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The human mind - a users guide - memory

memory is improved by using the fact that you tend to remember the first and last things you tried to remember, you also remember the more unusual things, and things that are more concrete (less abstract). Active involvement with the facts (ie organising them) is often as effective as deliberately trying to learn them.

REGISTRATION is the process of becoming aware of new facts, and making an active effort to remember them. This involves having a good enough DISCRIMINATION between similar facts to be able to DIFFERENTIATE between them and to see them as distinct. Without this, no matter how well you later recall the facts, you have lost too much information to reconstruct the original facts.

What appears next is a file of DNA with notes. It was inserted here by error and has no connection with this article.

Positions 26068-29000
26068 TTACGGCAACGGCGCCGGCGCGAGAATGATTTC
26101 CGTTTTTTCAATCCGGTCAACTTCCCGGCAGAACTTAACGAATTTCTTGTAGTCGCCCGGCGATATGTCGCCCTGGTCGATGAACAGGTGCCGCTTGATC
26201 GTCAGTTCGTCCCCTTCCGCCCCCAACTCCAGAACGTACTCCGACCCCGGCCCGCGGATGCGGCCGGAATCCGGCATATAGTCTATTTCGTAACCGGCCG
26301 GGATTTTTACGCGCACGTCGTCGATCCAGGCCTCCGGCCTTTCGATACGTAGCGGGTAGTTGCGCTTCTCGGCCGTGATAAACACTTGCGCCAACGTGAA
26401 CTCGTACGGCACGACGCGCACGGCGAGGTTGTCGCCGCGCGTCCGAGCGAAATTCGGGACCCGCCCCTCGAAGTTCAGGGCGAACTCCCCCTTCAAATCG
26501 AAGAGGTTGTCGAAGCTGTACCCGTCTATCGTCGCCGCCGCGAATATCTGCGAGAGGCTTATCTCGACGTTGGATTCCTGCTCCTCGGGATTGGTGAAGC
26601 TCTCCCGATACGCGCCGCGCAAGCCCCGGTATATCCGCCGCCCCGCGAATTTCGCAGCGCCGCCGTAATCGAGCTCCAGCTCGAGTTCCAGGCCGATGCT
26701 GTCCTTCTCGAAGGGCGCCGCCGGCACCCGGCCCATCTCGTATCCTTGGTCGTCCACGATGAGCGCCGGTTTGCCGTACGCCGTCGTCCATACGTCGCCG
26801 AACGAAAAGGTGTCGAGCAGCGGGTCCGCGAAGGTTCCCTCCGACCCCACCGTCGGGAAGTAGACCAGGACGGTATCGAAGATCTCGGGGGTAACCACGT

This can be helped by refinement of discernment, and by rehearsal and by spacing out the re-presentation of the same facts over a day or two.

RETENTION is the storing of the new facts in memory, and is best demonstrated by the ability to recognise the facts that you have previously observed (registered).

RECALL, is the ability to present the facts that you recognise when you need them. This function appears to get worse with age, but research shows that it does so due to the number of intervening events providing interference. This is not currently an inevitable condition, because as you age you have more unique experiences to compare things to, and as long as you try and integrate your new experiences with your older knowledge, this shouldn't be a problem.